The mottled brittle star, Weki huna

Ophionereis fasciata

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Lurks under rocks

This brittle star lives under rocks low in the intertidal zone, or just under the subtidal zone. It will move away fast if disturbed, using its arms rather than its tube feet, even shedding an arm if it thinks that will get it out of danger. (The arm grows back.)

Lights in the dark

Another defence mechanism is the star’s bioluminescence—blue flashes of light can be seen on its arms if it is in complete darkness. Among other brittle stars, green bioluminescence is more common.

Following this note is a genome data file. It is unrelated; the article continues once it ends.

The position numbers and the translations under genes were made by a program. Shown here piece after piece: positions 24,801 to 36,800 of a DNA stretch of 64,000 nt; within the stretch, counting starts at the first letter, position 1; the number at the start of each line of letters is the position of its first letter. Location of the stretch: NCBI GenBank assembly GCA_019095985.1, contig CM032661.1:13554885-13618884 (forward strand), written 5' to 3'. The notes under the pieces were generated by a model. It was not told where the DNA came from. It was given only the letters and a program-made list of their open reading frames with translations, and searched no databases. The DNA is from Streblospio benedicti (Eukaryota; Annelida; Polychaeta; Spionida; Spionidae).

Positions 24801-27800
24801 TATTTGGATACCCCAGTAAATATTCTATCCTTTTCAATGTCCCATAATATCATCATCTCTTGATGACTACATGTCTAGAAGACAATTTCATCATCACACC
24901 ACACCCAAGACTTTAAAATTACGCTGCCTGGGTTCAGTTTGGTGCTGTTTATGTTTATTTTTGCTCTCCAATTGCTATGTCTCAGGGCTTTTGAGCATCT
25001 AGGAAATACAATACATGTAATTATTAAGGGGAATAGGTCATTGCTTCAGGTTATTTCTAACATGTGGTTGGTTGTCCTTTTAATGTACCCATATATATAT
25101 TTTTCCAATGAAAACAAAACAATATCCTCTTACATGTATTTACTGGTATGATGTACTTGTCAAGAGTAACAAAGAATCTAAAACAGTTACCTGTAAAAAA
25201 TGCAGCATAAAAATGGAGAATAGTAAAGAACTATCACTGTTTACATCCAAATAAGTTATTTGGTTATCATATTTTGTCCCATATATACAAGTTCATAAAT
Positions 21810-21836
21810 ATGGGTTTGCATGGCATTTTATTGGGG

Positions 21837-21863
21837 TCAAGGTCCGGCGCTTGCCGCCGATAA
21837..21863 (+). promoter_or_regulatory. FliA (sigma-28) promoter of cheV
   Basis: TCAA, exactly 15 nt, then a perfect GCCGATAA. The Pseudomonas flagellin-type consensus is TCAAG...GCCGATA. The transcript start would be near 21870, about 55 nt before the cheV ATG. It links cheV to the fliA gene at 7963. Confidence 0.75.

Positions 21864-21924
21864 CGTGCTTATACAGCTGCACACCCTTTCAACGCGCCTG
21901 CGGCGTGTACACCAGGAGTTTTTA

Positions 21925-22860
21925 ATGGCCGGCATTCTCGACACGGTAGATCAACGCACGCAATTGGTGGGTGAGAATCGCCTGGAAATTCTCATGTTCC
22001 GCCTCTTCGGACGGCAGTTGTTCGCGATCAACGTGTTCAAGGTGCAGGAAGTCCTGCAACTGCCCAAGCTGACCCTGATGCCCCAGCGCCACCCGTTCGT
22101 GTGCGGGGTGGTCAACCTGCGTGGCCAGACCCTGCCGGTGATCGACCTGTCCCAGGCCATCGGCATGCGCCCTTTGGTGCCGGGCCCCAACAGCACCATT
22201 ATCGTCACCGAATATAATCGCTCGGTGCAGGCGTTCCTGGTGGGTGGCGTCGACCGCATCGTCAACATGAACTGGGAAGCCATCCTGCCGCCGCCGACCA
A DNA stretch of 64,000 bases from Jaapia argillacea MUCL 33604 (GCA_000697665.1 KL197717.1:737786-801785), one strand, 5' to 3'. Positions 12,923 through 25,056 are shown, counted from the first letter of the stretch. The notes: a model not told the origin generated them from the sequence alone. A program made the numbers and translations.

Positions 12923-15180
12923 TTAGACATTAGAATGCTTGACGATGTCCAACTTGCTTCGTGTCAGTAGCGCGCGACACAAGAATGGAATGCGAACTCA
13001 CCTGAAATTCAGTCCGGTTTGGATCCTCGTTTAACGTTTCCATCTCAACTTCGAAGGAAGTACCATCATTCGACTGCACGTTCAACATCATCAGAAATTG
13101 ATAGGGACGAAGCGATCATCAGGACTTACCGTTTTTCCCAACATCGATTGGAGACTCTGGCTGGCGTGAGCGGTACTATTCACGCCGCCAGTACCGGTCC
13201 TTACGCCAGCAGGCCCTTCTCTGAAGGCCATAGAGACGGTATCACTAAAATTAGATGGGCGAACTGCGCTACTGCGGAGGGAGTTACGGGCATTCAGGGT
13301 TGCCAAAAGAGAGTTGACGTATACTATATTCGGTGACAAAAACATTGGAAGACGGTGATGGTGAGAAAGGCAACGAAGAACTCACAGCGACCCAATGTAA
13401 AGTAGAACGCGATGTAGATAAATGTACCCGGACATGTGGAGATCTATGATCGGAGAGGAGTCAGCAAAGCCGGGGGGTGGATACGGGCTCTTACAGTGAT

Nets made of slime

To feed, the brittle star spreads a net of mucus between the spines on its arms and waves them about. When food such as plankton, or other detritus, is trapped in this slimy net, the brittle star’s tube feet pass the package up to the ‘mouth’ to be ground up by teeth-like blocks.

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